Senate Majority Leader Mitch McConnell, a Kentucky Republican, said Mueller should “be allowed to finish the job.”

Two senior Democrats, Senate Minority Leader Chuck Schumer of New York and Senate Intelligence Committee Vice Chairman Mark Warner of Virginia, said that firing Mueller would cross a line with Congress. Schumer, during a speech on the Senate floor Tuesday, called for passage of legislation to prevent Mueller from being removed.

Later, Schumer reiterated to reporters that while Republicans for months have claimed there is no reason to pass legislation to protect Mueller, “Let’s not wait until it’s too late.”

“Why not pass the legislation now and avoid a constitutional crisis?” he said.

Mueller, meanwhile, appears to be attempting to insulate his investigation from potential interference himself. The Cohen raid is the latest example of this strategy, current and former government officials said. Because it was conducted under the auspices of the U.S. attorney in Manhattan, evidence seized can be shared with Mueller as needed or preserved if the special counsel is removed, the officials said.

Trump spent Monday evening calling associates to vent and gauge their reaction to the news. He bitterly complained that the raids were meant to ruin Cohen’s life and expressed frustration that it was another front from which to attack his presidency, according to a person familiar with the conversations but not permitted to discuss them publicly.

Trump also revived his broadsides on Rosenstein and, in particular, Rosenstein’s boss, Attorney General Jeff Sessions, whom he belittled to confidants for recusing himself from the investigation and, in turn, delivering him to Mueller.

The White House insisted Trump was focused on the response to Syria following the country’s apparent use of chemical weapons on civilians over the weekend, killing more than 40 people. A military strike would mark Trump’s second retaliatory strike against Syrian President Bashar Assad’s government at a time when Trump is seeking to reduce the U.S. footprint in Syria.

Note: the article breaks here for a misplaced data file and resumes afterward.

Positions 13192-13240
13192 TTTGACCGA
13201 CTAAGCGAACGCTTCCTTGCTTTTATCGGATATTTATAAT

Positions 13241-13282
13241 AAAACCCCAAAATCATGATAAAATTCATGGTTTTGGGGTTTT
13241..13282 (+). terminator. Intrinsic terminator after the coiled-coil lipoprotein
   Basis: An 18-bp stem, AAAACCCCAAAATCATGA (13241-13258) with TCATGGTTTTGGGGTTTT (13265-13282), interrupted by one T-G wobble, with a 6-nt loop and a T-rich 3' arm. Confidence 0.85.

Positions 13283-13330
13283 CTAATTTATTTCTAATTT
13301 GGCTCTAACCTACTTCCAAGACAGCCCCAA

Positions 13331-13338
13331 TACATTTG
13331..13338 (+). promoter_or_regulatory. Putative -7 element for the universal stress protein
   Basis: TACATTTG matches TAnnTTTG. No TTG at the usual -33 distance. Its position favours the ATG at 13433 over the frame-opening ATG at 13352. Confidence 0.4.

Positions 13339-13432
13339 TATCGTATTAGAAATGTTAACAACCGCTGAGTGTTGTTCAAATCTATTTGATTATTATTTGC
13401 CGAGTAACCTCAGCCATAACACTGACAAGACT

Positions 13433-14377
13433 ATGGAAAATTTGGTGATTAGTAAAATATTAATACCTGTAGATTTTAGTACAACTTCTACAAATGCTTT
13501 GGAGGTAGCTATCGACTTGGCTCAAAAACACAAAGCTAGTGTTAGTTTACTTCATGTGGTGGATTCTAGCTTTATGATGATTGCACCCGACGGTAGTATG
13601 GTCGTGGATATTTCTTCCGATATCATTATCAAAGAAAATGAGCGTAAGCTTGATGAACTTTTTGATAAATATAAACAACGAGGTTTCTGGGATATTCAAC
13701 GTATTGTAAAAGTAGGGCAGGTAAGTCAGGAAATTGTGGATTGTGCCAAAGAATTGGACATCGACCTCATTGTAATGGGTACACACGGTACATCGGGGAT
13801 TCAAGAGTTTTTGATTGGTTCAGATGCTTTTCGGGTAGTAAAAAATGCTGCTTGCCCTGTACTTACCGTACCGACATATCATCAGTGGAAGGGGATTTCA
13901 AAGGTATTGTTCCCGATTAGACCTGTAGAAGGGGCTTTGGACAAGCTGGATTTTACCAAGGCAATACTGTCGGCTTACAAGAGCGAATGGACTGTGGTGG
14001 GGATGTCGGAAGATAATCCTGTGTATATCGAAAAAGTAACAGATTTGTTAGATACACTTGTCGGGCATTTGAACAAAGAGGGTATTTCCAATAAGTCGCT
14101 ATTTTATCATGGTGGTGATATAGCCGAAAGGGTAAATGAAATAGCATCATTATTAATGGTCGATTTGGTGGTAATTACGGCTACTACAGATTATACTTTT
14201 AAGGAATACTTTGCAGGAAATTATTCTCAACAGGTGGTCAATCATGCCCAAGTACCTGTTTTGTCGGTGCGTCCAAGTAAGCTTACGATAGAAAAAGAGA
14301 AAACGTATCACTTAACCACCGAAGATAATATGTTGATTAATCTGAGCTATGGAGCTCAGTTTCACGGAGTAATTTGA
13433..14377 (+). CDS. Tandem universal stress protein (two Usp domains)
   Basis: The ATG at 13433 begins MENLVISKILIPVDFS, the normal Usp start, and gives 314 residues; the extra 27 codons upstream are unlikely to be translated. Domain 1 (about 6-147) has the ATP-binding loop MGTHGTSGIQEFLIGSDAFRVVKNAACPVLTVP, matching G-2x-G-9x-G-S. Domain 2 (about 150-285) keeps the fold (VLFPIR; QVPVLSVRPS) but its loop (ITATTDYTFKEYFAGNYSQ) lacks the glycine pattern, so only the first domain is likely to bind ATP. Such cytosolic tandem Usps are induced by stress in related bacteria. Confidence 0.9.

The discussions come as Trump’s newest national security adviser, John Bolton, stepped into the job this week. He encouraged Trump to skip the trip to South America to manage the Syria strategy.

Bolton, a seasoned bureaucratic operator, has been expected to put his stamp on the National Security Council staff. NSC spokesman Michael Anton resigned over the weekend, with two people familiar with the situation saying Anton resigned after learning he would be fired. Trump’s homeland security adviser, Thomas Bossert, exited Tuesday. Bossert had overseen the administration’s response to the 2017 hurricane season and was credited by his colleagues for leading the administration’s efforts to bolster cybersecurity resiliency across government and private industry.

Asked if Bolton forced Bossert out, Sanders said: “I’m not going to get into specific details about the ongoings of personnel, but I can tell you that he resigned. The president feels he’s done a great job and wishes him the best.”

The mood at the NSC this week was described as grim, with aides fearful over Bolton’s plans. More senior-level departures are expected in the coming weeks, said two people familiar with the dynamic but not authorized to discuss it publicly.

Trump’s administration has set records for turnover in his 15 months in office at all levels, with Bossert marking at least the 13th official who held the rank of assistant to the president at the start of the administration to depart.

There is growing concern in Trump’s orbit that the turmoil will only continue following the release next week of former FBI director James Comey’s book, which promises to reveal new details about his conversations with the president and the Russia probe. An administration official said the White House would largely defer to outside surrogates to push back on Comey, but there was concern as to how the director’s interviews could rile up the president.

Bloomberg News contributed.